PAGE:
Damien Little was a qualified carpet layer, a labourer, and a truckie. He was a successful football player and coach. He has been described as a “much-loved member of the community”, a “doting dad” who sought to be the “perfect father and husband”.
His relationship with his wife has been called “loving and supportive” and he has has been praised for “never saying a bad word against her.”
He is also now the man who killed his two sons.
Damien Little is the man who bought himself a takeaway coffee that he drank in his car alongside a rifle before 6am on Monday morning and then with his two boys Hunter, 4 and Koda, nearly one, he drove at high speed off Brennan’s Whaft in Port Lincoln.
As the community struggles to come to terms with yet another tragic outcome of family violence and South Australia’s victim rights’ commissioner urges people “not to rush to blame”, Damien Little’s family have spoken of how depression gripped him, and friends have said that “someone should have stepped in”.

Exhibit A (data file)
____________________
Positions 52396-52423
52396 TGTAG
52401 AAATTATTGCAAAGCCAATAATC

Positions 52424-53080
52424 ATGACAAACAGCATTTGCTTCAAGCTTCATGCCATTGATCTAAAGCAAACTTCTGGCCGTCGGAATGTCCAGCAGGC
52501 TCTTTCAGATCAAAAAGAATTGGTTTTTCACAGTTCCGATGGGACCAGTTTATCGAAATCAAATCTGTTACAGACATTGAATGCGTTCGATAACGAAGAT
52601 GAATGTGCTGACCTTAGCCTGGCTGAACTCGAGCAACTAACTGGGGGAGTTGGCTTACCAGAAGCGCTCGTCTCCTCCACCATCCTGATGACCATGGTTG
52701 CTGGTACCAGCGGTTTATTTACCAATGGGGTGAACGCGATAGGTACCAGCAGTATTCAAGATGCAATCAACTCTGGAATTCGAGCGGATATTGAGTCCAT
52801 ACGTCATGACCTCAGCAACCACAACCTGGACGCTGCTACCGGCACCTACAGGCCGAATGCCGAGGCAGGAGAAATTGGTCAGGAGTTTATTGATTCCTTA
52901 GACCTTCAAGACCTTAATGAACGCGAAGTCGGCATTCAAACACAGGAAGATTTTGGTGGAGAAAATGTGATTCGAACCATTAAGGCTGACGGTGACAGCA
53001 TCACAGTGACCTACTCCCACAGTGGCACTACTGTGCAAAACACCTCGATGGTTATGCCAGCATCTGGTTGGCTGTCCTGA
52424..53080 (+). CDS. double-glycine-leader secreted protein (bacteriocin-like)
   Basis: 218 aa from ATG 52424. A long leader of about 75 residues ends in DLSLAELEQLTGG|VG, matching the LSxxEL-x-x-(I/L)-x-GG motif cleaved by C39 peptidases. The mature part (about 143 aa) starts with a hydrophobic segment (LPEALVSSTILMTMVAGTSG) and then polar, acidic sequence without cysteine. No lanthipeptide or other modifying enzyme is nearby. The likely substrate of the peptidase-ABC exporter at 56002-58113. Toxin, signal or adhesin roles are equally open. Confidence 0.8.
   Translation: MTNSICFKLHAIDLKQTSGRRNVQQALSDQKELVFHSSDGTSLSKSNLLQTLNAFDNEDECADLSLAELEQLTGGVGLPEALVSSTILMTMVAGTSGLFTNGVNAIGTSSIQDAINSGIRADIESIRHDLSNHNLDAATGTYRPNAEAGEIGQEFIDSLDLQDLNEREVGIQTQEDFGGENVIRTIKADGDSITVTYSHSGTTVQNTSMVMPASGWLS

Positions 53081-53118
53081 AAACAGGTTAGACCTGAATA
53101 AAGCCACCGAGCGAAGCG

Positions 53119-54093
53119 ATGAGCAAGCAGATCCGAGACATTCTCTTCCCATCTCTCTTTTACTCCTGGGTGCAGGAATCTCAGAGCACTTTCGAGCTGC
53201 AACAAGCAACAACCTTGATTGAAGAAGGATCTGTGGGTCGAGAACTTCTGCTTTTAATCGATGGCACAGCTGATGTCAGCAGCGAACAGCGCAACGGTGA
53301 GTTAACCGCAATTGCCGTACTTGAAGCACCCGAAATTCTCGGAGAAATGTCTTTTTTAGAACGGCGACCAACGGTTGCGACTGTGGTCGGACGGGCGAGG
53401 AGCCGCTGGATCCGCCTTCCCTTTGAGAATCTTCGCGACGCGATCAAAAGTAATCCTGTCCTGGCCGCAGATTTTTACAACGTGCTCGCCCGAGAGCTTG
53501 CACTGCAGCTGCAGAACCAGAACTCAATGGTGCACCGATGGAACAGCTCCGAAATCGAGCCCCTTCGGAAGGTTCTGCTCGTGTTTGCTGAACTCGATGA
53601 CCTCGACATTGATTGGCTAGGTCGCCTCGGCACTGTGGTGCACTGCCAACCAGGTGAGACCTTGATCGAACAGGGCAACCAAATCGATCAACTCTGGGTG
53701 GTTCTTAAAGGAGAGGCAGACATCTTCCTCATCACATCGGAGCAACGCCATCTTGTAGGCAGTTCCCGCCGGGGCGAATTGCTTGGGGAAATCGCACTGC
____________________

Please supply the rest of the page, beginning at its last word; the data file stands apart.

Damien Little’s parents Sue and Ken have spoken out about how mental health problems plagued their son. The couple have also urged others struggling with mental health to get help.
Sue, 58 and Ken, 67, told The Advertiser of their distress several years ago after their beloved son, “spiralled into a dark space”.
“He was a much-loved member of the community and very much loved by his family … I just don’t think he realised how much people loved him.”
“He was very particular about everything he did. I think he wanted to be perfect — he wanted to be a perfect father and husband. He wanted to do everything right.”
She said that the Damien, the third of her five sons, was a perfectionist.
“He was very hard on himself. He wanted to live a perfect life. ”
But she said that despite a “happy and loving” marriage for nine years to his school sweetheart, Melissa over the past few years he changed.
“Over the past three years he had a bit of a problem, we had noticed a change. When we saw (it) the whole family tried to help him. He had a lot of people offering help. We tried to help him, we all did.”
Mrs Little says that despite offers and pleas of help they fell on deaf ears.